OLPH School Awarded $36,000 by Knott Foundation – 1:1 device program to be launched



OLPH School Awarded $36,000 by Knott Foundation – 1:1 device program to be launched

We are delighted that our grant request of $36,000 for 120 Chromebooks has been fully funded by The Marion I. and Henry J. Knott Foundation.  This grant will allow us to provide each student in grades 4 to 8 with their own Chromebook laptop, known as a 1:1 device program.

This initiative is part of a multi-year technology plan for our school. Clearly delighted with the news, our Principal, Mr. Pellechia, shared, “Our new 1:1 Chromebook program is part of our commitment to giving our students the very best that technology and education have to offer in a 21st century learning environment. The collaborative and cloud-based opportunities, mixed with the imaginations and innovation of our students and teachers, will open up a whole new educational experience.” Teachers use Google Classroom and Google Apps for Education for assignments in core subjects, also, digital textbooks are quickly replacing a backpack full of printed materials.

Middle school science teacher, Mr. Malone cites many benefits of a digital rich learning environment, stating, “The 1:1 program will dramatically impact the daily operation of our class. With immediate access to research-based websites and a world of information at their fingertips, students can more efficiently search, share, and store information, as well as collaborate more effectively on group projects.” We have made significant upgrades to our technology program over the past few years. In 2013, we constructed a $330,000 interactive learning center, the iLC, which serves as a digital hub for our school, housing a computer lab and library. Deploying a 1:1 Chromebook program is the next step in our technology plan. In the past year, we upgraded our wireless infrastructure and installed whiteboards equipped with interactive projectors in every classroom.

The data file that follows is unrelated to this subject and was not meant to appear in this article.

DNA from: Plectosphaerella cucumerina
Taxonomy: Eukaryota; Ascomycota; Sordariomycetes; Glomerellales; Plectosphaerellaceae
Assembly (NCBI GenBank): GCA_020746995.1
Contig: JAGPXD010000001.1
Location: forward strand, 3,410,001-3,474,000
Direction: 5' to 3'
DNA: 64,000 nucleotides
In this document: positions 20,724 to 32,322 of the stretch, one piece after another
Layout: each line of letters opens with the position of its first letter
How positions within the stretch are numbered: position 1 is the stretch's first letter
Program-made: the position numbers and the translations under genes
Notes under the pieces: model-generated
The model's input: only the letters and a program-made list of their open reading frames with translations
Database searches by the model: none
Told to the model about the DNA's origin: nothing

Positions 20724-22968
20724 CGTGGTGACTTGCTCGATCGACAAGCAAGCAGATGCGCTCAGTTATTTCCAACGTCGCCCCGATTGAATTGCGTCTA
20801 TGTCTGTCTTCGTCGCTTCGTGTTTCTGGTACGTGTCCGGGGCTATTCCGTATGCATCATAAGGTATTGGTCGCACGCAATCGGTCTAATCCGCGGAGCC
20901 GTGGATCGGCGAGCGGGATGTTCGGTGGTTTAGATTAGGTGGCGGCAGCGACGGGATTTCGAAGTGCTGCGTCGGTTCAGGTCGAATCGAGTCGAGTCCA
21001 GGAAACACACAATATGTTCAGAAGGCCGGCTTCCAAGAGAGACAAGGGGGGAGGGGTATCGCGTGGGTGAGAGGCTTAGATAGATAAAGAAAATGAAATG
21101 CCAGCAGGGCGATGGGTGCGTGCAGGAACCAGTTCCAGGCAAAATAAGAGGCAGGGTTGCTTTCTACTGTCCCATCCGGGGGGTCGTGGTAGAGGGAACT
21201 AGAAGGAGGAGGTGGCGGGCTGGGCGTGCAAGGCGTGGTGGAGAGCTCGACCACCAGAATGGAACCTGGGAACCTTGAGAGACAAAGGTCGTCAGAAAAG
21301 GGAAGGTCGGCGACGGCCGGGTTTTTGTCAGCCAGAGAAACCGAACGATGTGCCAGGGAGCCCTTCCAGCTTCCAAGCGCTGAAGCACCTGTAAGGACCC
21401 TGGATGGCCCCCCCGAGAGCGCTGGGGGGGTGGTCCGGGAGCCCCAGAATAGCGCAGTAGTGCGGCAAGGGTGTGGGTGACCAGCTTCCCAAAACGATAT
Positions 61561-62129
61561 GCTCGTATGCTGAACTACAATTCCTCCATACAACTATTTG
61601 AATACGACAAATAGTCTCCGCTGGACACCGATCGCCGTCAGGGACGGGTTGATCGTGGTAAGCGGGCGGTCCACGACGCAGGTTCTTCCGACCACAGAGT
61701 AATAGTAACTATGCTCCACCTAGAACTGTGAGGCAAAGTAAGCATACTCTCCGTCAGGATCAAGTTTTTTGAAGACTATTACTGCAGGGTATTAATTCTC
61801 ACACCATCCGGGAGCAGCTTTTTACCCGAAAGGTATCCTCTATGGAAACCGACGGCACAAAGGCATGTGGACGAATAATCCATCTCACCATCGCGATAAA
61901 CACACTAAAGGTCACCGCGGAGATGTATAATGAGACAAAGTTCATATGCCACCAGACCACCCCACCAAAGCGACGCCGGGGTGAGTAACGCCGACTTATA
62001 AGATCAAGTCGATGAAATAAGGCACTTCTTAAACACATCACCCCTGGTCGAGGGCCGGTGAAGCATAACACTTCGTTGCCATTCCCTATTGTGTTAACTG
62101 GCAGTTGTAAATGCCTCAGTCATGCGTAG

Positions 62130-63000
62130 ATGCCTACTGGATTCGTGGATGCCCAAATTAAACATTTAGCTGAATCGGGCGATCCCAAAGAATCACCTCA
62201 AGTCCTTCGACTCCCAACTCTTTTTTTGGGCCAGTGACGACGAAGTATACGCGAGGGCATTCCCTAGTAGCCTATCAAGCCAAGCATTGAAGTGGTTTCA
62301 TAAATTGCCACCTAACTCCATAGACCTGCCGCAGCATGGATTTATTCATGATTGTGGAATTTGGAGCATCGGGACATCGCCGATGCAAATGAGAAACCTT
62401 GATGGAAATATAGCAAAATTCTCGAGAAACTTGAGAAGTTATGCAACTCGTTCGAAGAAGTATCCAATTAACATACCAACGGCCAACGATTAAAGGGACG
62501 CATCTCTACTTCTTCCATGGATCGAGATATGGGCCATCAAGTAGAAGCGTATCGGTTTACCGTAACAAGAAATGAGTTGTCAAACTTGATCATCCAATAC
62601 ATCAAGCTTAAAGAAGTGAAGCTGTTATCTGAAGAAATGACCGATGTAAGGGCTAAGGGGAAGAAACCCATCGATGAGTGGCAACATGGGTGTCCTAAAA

Fourth grade teacher, Mrs. Gregorini expressed her gratitude to the Knott Foundation for “equipping our digital-learners with the tools to nurture critical thinking and problem solving. Providing each student with a Chromebook is also an opportunity to teach responsibility, cyber citizenship, and most importantly, how to be prudent consumers of technology.”  In language arts, she sees Chromebooks playing an important role in the creative writing process, stating, “Research sparks creativity. Students can instantly connect with the world of the past, examine actions and ideas of the present, and discover what might affect them in the future. This all motivates critical thinking and awakens their curiosity to learn. Thanks to the Knott Foundation’s generous gift, writing education at OLPH has been given a digital face-lift!”

The Chromebook grant was submitted this summer. Our proposal competed with approximately 150 other non-profits during the first phase of the process, which is sending a Letter of Inquiry (LOI). The Foundation approved our LOI and invited us and fifteen other organizations to submit a full proposal. The process included a site visit with Mrs. Theresa Knott, and providing the Knott Board with a detailed case for support, implementation plan, financial reports, enrollment analysis, technology plan, and summary of the financial support we have from our constituents. We were told that factors that played in our favor include the optimal use of our iLC, which they helped fund in 2013, stable enrollment, a strong and well written proposal, and consistent success with fundraising and development initiatives. We are delighted to have the support of the Knott Foundation to help us continue to provide the very best for our students.